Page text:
Redding's effort falls short in loss
Righty ties career high with eight strikeouts over six innings
NEW YORK -- Right-hander Tim Redding continues to be a solid pitcher for the Nationals. He recorded his fourth consecutive quality start, but Washington lost the first game of a day-night doubleheader, 3-1, in front of 51,947 fans at Shea Stadium on Saturday.
Redding was dominating, lasting six innings and giving up one run on five hits. He stuck out a season-high eight batters and walked four others. It helped that Redding was successful throwing his breaking pitches for strikes.
"Early in the game, I was able to throw the curveball and the slider for strikes -- get ahead of guys and keep them off the fastball," Redding said. "Later in the game, I kind of lost a feel for the slider, but the curveball was still there. More times than not, I would use the curveball as my bread-and-butter pitch."
The only time Redding was in serious trouble was in the fourth inning. He walked Carlos Delgado and Ramon Castro followed with a single to center field. After Marlon Anderson flew out to left fielder Ryan Church for the second out of the inning, Lastings Milledge doubled off the wall to score Delgado and give the Mets a 1-0 lead.
"Unfortunately, I made one bad pitch -- a curveball to Milledge," Redding said. "Other than that, I was happy with the way things turned out, other than not getting a win [for the team]."
Manager Manny Acta raved about Redding's performance after the game.
"He threw strike one the whole day and had some good breaking balls the whole day," Acta said. "He lost his command a little bit in the fourth inning. He just gave us a great outing."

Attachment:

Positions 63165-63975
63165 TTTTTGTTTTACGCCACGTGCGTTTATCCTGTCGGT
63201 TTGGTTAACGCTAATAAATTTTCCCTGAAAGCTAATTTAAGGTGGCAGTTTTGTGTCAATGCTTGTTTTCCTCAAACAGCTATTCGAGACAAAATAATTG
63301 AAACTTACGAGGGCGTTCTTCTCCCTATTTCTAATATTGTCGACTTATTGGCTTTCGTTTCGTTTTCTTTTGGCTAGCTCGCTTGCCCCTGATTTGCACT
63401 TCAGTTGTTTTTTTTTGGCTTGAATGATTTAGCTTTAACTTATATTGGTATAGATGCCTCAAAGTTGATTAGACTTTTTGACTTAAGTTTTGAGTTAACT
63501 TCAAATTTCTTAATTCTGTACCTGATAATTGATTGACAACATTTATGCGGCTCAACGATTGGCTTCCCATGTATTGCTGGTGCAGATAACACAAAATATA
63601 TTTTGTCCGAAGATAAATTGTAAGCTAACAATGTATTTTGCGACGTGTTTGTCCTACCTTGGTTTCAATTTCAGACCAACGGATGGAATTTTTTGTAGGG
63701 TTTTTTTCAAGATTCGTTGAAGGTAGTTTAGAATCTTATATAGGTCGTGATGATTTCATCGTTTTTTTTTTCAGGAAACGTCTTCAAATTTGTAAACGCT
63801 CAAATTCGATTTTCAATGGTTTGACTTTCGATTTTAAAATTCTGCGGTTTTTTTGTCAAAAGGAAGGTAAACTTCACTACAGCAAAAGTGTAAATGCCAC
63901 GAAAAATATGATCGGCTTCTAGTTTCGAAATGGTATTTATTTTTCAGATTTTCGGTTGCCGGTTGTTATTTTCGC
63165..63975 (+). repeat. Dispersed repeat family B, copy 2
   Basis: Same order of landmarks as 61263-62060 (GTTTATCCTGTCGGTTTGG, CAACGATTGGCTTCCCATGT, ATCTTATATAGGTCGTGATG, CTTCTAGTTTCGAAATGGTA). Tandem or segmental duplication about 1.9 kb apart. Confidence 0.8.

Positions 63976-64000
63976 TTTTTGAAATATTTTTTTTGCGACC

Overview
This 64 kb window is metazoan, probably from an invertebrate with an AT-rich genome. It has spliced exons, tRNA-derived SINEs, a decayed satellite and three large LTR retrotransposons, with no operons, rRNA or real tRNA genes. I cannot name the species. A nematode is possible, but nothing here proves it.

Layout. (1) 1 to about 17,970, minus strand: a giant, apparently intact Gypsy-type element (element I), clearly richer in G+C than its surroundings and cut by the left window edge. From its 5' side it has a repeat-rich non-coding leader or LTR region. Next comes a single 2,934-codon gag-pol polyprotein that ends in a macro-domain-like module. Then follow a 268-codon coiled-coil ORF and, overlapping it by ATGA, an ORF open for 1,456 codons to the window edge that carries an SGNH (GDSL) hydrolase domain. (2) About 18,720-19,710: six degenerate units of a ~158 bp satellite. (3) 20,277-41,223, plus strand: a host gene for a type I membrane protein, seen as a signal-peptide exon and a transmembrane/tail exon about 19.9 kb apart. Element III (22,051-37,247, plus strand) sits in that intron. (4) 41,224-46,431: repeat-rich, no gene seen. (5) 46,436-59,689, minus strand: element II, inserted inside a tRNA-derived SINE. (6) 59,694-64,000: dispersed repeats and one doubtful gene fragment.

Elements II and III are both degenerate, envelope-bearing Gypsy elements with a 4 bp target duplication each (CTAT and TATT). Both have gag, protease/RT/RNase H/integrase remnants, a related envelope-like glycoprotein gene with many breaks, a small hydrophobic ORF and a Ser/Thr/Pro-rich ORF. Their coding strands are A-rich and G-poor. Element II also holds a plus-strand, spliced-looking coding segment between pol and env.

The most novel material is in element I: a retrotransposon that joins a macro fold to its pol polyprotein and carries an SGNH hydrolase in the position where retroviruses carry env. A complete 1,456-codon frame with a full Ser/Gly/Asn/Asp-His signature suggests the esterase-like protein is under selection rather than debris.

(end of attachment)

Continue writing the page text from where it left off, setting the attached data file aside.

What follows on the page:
Redding, however, couldn't get the run support to win the game. That's because the Nationals faced a different Orlando Hernandez than the one that they saw on April 14 at Shea Stadium. In that game, he gave up six runs in five innings.
According to Church, Hernandez threw a lot of fastballs and his breaking pitches were up in the strike zone in that start. On Saturday, Hernandez gave Washington a different look. He threw mostly breaking pitches from different arm angles and, for the most part, Washington was no match for the right-hander.
Only Felipe Lopez was able to figure out Hernandez, hitting a solo home run over the right-field wall in the sixth inning to tie the score at 1. Hernandez lasted seven innings and struck out eight batters.
"He didn't make those mistakes [like he did on April 14]," Church said. "There weren't too many fastballs. He was throwing cutters, sliders and that curveball. It dropped down, and he was throwing it from all angles. He stayed down in the zone and just pounded it. He mixed pitches and kept you off balance.
"There wasn't anything thing you could just sit and wait for. He would surprise you and throw something else. I was sitting there scratching my head. It wasn't the same El Duque we saw the last time. "
The Nationals' bullpen was rested for Saturday's doubleheader because left-hander Mike Bacsik pitched seven strong innings the previous night.
But it didn't do much good for the first game. In the bottom of the seventh inning, with the score tied at 1, the Mets took the lead against right-hander Saul Rivera. With one out and a runner on second, Ruben Gotay singled to right field to drive in Jose Reyes.
After David Wright walked to put runners on first and second, Carlos Delgado singled to right field to score Gotay.
"I got in trouble and they got me," Rivera said. "My sinkers were high. I wasn't finishing my pitches."
Like the rest of the bullpen, one can't ask Rivera to be successful every night. Prior to Saturday, Rivera pitched 6 1/3 innings without giving up a run. He also is among the National League leaders in appearances with 54.
Asked if he was well-rested, Rivera said, "I'm OK. I have no problems. As long as I stay healthy, I know I will keep pitching."
Bill Ladson is a reporter for MLB.com. This story was not subject to the approval of Major League Baseball or its clubs.